We’re days away from iPadOS 16.1’s debut for iPads, along with the announcement of new iPads, but it still looks as if the entire product line is in decline.
Without looking like a character in a TV series, a broken watch is appropriate twice a day, and it’s as if the iPad streak is now faltering, confused as to what it is, who it is, and what it wants to be.
I’ve already explained how Stage Manager should be delayed until at least iPadOS 17, and that hasn’t changed. But with the introduction of the redesigned entry-level iPad, the more powerful M2 iPad Pro, and new but confusing accessories and adapters for certain iPads, I’m now wondering — what’s the point of the product line, and who’s really in 2022?
Back to the beginning
I’ve always loved the idea of an iPad. It’s a blank canvas where you can create or consume just about anything you want. In the past, you could choose between an iPad and an iPad mini – nothing more, nothing less.
I’ve used a lot over the years, like helping me through a year in university for example, but there was always a cliff edge where I could reach the limit of what the program could do.
Granted small improvements like support for external storage in iPadOS 13 or even widgets in iPadOS 15 helped push the cliff edge away, but Stage Manager and its confusing array of devices make me imagine I’d be hanging on the cliff edge now if I were still just using the iPad, Similar to Doc Brown hanging from the clock tower in Back to the Future.
Resize the Apple Camera app in Stage Manager. When you make it smaller, the camera view is inverted. iPadOS 16.1 RC. pic.twitter.com/bcRZq1sA5NOctober 20 2022
In fact, there are also iPad enthusiasts who have had enough, like the tweet above showing their frustration with Stage Manager once again, to the max that they are now recommending the Surface tablet. (Opens in a new tab).
However, imagine you’re waiting for Amazon’s Black Friday event for your iPad, where do you start choosing from the product line?
You have one iPad with a camera designed for landscape orientation which also has great color. The iPad mini now has a much higher price tag but is a year old, hardly taking advantage of iPadOS 16. Finally, you get access to the iPad Pro line, and you have the power of the M2 chip with hardware designed specifically for photographers, but its highest is the 2TB model for $2,399 / £2,199 / AU$2,499.
And that’s not to mention the differences in the accessories, the latest iPad keyboard case is much better than what the Magic Keyboard for iPad Pro offers. You can now fold it up like a smart case, and there finally Line up function keys so you can quickly access volume and keyboard lighting controls, but that’s nowhere to be found for the iPad Pro.
So you now have an accessory for a lower-priced iPad model that is much better than the one that can only be used for iPad Air and iPad Pro models.
If this all sounds confusing, it is because it is.
Let’s start again
When Steve Jobs returned to Apple in 1997, legend has it that he went straight to the whiteboard and drew a square, plotting four categories to help simplify the entire Apple product line, as it was so ubiquitous in the mid-1990s.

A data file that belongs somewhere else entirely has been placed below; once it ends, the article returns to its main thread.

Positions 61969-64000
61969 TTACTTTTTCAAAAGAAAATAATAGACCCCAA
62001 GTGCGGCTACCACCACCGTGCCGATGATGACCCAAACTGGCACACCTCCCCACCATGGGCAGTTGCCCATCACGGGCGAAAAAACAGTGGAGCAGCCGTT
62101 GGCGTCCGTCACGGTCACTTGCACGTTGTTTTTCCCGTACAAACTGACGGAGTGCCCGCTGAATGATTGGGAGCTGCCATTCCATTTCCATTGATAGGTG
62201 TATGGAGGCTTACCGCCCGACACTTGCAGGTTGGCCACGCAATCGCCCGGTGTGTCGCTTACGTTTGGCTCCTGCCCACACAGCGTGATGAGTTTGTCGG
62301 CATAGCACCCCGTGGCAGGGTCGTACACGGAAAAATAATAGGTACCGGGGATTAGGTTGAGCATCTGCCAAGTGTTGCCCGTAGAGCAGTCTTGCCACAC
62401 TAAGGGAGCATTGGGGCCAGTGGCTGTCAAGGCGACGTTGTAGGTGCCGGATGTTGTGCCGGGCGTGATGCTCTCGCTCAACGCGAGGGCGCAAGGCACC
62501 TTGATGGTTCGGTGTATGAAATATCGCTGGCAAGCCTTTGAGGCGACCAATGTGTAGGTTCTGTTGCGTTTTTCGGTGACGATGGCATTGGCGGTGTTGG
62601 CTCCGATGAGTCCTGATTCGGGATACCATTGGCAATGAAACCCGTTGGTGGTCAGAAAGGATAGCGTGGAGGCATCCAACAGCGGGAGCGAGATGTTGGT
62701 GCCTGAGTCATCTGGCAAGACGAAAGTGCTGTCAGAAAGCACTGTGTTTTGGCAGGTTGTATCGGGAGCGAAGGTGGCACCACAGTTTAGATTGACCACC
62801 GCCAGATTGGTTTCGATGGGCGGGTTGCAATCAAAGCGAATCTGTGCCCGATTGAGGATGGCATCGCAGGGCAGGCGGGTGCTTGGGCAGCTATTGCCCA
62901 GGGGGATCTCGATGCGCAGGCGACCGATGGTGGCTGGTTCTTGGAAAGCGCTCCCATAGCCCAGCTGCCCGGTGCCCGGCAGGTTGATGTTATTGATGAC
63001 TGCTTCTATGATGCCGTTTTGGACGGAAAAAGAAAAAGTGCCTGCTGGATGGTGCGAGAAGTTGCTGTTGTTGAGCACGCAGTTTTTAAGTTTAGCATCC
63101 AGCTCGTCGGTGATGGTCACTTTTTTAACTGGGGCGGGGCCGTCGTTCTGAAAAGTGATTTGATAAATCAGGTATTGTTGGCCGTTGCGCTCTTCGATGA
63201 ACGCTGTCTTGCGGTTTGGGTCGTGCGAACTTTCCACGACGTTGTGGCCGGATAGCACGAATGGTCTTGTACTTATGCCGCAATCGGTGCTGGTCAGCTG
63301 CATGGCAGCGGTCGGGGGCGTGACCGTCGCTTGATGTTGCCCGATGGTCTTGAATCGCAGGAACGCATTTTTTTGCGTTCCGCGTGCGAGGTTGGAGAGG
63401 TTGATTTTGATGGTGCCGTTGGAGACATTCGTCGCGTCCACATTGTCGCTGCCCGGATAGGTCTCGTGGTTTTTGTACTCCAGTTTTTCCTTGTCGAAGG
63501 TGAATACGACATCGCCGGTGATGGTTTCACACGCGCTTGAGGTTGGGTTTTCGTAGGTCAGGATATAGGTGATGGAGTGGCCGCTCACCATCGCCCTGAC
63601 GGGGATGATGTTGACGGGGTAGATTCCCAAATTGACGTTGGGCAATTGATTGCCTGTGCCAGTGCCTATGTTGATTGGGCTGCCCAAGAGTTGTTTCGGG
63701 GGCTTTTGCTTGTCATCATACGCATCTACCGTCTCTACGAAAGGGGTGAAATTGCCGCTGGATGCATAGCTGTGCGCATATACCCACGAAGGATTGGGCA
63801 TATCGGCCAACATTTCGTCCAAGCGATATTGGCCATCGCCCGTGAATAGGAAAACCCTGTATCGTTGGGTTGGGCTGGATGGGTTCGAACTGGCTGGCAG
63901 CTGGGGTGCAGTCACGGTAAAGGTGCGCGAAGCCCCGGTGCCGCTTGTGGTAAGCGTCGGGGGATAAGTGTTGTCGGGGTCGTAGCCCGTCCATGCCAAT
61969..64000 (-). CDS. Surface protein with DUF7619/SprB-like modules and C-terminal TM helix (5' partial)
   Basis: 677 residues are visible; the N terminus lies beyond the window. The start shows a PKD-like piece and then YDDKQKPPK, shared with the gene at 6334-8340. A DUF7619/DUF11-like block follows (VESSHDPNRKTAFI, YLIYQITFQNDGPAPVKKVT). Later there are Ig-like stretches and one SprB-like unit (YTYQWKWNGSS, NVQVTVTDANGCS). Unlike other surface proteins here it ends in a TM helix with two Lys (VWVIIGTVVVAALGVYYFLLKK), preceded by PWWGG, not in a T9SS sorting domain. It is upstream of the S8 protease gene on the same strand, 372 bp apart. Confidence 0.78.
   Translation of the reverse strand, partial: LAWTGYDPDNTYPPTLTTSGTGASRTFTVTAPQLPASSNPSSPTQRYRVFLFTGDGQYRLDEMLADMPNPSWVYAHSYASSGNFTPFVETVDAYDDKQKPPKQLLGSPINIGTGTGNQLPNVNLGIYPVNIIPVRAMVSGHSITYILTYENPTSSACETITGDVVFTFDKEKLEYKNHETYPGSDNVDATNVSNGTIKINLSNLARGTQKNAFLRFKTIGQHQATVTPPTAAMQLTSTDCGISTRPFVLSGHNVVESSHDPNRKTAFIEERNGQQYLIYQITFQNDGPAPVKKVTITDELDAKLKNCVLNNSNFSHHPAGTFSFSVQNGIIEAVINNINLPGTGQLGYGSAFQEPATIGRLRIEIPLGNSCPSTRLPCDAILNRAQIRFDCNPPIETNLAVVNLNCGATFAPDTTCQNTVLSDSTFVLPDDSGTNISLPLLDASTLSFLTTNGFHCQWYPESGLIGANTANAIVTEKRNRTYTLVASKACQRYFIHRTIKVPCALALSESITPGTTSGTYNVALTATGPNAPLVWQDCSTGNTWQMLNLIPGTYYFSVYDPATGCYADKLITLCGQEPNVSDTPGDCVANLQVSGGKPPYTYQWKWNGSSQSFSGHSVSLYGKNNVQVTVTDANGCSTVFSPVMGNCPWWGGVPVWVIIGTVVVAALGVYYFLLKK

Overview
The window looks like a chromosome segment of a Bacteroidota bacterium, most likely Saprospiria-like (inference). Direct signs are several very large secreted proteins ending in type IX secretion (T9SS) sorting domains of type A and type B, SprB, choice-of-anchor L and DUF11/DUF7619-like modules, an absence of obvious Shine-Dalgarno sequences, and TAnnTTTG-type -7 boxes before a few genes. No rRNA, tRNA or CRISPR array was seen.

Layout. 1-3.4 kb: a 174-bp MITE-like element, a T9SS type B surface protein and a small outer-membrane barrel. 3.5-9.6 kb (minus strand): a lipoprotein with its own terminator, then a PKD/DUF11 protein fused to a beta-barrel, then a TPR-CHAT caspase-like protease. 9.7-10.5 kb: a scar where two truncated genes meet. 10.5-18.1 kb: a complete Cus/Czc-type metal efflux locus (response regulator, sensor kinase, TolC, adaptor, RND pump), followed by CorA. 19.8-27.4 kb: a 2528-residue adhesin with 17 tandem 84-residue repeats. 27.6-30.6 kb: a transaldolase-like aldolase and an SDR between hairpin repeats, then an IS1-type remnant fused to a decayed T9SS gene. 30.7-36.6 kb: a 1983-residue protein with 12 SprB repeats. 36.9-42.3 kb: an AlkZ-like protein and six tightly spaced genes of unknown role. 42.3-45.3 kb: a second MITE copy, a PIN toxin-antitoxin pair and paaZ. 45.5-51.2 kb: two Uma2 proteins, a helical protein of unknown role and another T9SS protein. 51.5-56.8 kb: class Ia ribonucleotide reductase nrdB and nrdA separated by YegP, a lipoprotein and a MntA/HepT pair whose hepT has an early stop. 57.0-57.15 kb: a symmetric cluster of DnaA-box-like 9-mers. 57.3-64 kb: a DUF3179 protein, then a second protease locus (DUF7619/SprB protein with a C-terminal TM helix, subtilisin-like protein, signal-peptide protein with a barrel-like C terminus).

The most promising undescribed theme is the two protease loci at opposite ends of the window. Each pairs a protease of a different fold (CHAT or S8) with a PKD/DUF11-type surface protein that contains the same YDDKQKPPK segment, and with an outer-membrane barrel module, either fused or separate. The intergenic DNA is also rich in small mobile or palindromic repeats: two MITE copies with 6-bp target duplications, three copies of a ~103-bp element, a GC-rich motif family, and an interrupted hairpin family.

The iPad can fit each of those squares, and then some, to the point where the shape turns into an octagon.
Let’s start over – imagine going to the “iPad” in the Apple Store, and instead of being brought to a bunch of different models, you are given a three-question test.
- What do you want to use your iPad for?
- Do you prefer touch or keys?
- What is your preferred display size?
This goes back to the three-click rule that Steve Jobs set when he set out a task for the iPod development team. Anyone interested in buying an iPad will know exactly what they are getting, and the best thing is that every size from 7.9 inches to 12.9 will have the same specifications as the boxed hardware.
This way, everyone wins. Everyone’s iPad should appeal to everyone, so offering the benefits of what the ProMotion display does for the iPad mini, for example, should be the norm. The only difference a user needs to look at is how much storage they think they’ll need and whether they need a cellular option.
This will also be true for peripherals — the keyboard for both the regular-size iPad and iPad Pro can feature foldable options and a functional description, and it’s just one accessory that can fit most sizes of iPad if you decide to upgrade in the next 18 months.
When it comes to software, it’s a different ball game. Some want a version of macOS, while others want more improvements to iPadOS.
I say, let’s combine the two. Even with iPadOS supposed to be separate from the iPhone software, it still look Like iOS, which is why some users were puzzled as to why Lock Screen widgets came to iOS 16, but not iPadOS 16.1.
This message is still confusing to some users, and Stage Manager has the potential to confuse users even more. Instead, I suggest that iPadOS has been redesigned, starting with version 1, and some features are available to use once the tablet is connected to the keyboard.
The tablet was arguably performing at its best when it debuted, and for me, the downward spiral began with iOS 7, when Apple was clearly in a hurry to finish iOS 7 on the iPhone, with a variable iPad to an incomplete version when it first came out in 2013.
The iPad can work, it just needs to focus
Again, I love the iPad – always. But we’re at a point where it’s so confusing that choosing a model is a challenge now, along with peripherals that only work with certain models.
Let’s see a reset, something that lets you know it is completely separate from the iPhone, in both hardware and software.
Only then, for me anyway, is the iPad able to fly and be its own thing, rather than living in the shadow of Apple’s other successful products.
#iPad #software #hardware #mess #basics